Hard to believe, but we sent the file for the Jul/Aug issue of The Essential Herbal to the printer, and headed back to NYC to see our dear friend Laura Daniel in a staged reading of Hell's Belles about 300 feet off Broadway. Here is a review of the play when it was performed earlier in another venue...Review with pictures.Two trips to NYC in 2 weeks.... I'm ready for some slow time!
It was a lot of fun, though! To begin with, we hadn't seen Laura on-stage for an embarrassingly long period of time, and it is just so cool to see someone come to life and be so... HUGE! She played Salome, Janis Joplin, Judy Garland, and Joan Crawford - and slipped into each character seamlessly. It was breathtaking! The others in the cast were exceptional performers too, and I expect to see them all in other parts - coming soon, to a movie near you ;-).
First we wandered around the city for a little bit, and stopped in at Rosie O'Grady's for a delicious lunch. There was a restaurant across the street with kilted waiters, but since it was early in the day... that just seemed like it might have required alcohol. On either side of the Irish Pub there were restaurants - one Italian, another Chinese. I love NY!
Being from an area that can smell chocolate from 4 nearby towns on a good day, with Hershey being one of them, I was a little shocked at this - an entire block of Hershey. If you've ever been to the town of Hershey, you'll know what I mean. Hershey is a quaint little town, with nothing like this!
So it was Fleet Week, and the Navy was in town! It was very reminiscent of a 50's movie to me, and we sat at a small table in the middle of Times Square for 45 minutes or so listening to a band playing pop music.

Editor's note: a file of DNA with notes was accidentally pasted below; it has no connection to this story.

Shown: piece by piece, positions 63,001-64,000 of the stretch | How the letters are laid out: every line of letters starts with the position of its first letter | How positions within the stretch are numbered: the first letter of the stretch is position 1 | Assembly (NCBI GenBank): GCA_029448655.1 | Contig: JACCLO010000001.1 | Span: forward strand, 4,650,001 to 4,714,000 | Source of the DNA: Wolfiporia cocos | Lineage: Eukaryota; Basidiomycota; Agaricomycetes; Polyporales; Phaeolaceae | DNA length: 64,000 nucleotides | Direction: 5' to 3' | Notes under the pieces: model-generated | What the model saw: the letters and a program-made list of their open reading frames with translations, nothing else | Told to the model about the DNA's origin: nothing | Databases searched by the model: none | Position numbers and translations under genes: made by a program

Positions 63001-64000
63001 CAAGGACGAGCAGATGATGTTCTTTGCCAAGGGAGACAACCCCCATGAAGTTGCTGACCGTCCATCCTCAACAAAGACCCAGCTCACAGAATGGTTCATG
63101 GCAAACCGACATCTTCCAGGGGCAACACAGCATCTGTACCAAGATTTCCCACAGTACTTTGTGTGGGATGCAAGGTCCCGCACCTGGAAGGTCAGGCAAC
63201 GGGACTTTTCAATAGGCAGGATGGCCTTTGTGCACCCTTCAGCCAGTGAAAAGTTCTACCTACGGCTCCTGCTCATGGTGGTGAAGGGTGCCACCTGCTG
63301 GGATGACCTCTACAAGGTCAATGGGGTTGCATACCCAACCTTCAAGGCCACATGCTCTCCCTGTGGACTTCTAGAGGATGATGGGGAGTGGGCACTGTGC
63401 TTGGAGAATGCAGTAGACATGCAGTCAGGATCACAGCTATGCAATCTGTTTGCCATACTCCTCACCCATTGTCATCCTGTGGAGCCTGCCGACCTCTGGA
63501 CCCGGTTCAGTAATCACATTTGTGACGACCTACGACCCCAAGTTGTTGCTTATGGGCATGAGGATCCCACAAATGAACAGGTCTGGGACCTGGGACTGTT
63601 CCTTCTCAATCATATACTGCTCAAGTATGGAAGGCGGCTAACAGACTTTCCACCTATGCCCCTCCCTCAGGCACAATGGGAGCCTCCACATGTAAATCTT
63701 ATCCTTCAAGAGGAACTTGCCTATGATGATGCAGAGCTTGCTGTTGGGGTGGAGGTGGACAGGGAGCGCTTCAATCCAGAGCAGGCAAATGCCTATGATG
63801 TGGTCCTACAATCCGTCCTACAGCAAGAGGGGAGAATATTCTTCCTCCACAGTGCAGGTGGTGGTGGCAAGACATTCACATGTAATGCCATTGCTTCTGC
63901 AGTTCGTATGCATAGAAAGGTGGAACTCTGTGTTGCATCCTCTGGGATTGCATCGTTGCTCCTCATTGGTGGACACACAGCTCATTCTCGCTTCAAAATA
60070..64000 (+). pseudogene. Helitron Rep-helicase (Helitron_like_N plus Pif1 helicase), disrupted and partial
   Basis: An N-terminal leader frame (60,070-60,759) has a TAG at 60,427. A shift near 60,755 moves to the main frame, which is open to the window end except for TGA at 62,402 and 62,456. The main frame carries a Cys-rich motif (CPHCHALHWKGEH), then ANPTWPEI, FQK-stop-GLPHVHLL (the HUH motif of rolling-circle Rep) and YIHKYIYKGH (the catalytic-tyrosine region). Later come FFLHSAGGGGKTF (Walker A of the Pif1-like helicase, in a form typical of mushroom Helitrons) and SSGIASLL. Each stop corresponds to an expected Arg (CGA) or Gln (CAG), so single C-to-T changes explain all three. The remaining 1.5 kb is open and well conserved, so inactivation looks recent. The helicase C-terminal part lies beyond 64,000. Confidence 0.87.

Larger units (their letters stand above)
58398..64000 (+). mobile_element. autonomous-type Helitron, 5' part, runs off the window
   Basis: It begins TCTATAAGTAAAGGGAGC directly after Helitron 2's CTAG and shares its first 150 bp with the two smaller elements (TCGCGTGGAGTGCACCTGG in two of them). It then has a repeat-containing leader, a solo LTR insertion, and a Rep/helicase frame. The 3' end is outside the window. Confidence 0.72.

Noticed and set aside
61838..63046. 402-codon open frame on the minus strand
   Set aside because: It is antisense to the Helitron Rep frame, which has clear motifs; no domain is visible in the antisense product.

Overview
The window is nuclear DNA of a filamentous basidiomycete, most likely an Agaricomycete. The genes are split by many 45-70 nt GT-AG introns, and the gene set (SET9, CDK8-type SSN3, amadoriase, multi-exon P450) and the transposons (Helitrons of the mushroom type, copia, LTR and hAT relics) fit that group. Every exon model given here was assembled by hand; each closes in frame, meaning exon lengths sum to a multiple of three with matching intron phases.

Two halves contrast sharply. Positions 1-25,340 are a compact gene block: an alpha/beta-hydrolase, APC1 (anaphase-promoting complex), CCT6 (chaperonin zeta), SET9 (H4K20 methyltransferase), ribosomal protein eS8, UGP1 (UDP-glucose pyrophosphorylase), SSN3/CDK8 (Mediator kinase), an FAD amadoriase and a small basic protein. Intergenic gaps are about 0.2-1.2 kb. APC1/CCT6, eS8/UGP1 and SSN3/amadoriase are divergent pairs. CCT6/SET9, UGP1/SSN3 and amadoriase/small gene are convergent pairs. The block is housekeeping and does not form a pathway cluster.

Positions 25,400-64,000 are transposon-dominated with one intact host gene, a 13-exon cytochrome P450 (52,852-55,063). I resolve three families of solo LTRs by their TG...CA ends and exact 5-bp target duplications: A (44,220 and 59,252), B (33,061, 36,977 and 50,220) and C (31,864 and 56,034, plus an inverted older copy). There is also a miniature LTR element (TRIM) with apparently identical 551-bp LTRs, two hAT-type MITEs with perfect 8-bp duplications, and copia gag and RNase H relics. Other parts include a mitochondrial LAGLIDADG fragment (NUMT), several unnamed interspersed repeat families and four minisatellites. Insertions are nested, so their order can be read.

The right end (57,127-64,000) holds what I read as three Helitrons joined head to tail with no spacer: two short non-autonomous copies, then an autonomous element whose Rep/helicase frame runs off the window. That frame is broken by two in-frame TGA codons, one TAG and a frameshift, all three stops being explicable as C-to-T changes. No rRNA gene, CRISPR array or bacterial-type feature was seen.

Maryanne and Rob took to the stage after the reading was over. Don't they look natural? Honestly, the two of them should never be left alone for any length of time...I'd worry about the fate of the world.


Traffic was really something in the city. The holiday weekend and whatever else was going on had Maryanne a little... concerned. Those taxis. I'm pretty sure they were the inspiration behind the bus in Harry Potter, the way they seem to get very, very skinny to slide between lanes, and then fluff back out to fly down any opening! Laura is still fresh as a daisy after her performance.
We went up to the roof to relax for a few hours before heading home. It's such fun to talk about old times and dish about old acquaintances. The four of us have never once been at a loss for words in the nearly 20 years we've been friends. Years pass, and it just continues to get warmer and easier.
I love to look at the vistas from the rooftop garden on Rob and Laura's building. Just standing there and imagining all of the people, all of the life going on in all those buildings and apartments! The sounds and energy from the streets rises to the roof, but it is muffled to something that is more bearable.
Penn Station in NY was crazy. We forgot about the upcoming holiday weekend and it looked like a lot of people were taking 4 days. There were some long delays and a LOT of very visible security - dogs, soldiers, police, and rifles. Not at all like last week, when although I'm sure there was plenty of security, it was not stationed every few feet.
The proof of the magazine was waiting when we got home. I love my printer. They got the go-ahead this morning, and it's almost like we never left.

Wednesday, May 26, 2010

vlog test - wandering in the garden

I've been wanting to try posting a video to the blog for a while, but it's amazing what all I don't get around to. This is just the one corner of the gardens, where the lavenders, sage, elderberry, SJW, and holy basil live. Picture quality is not quite what I'd like... but this is fun! Oh the ideas... video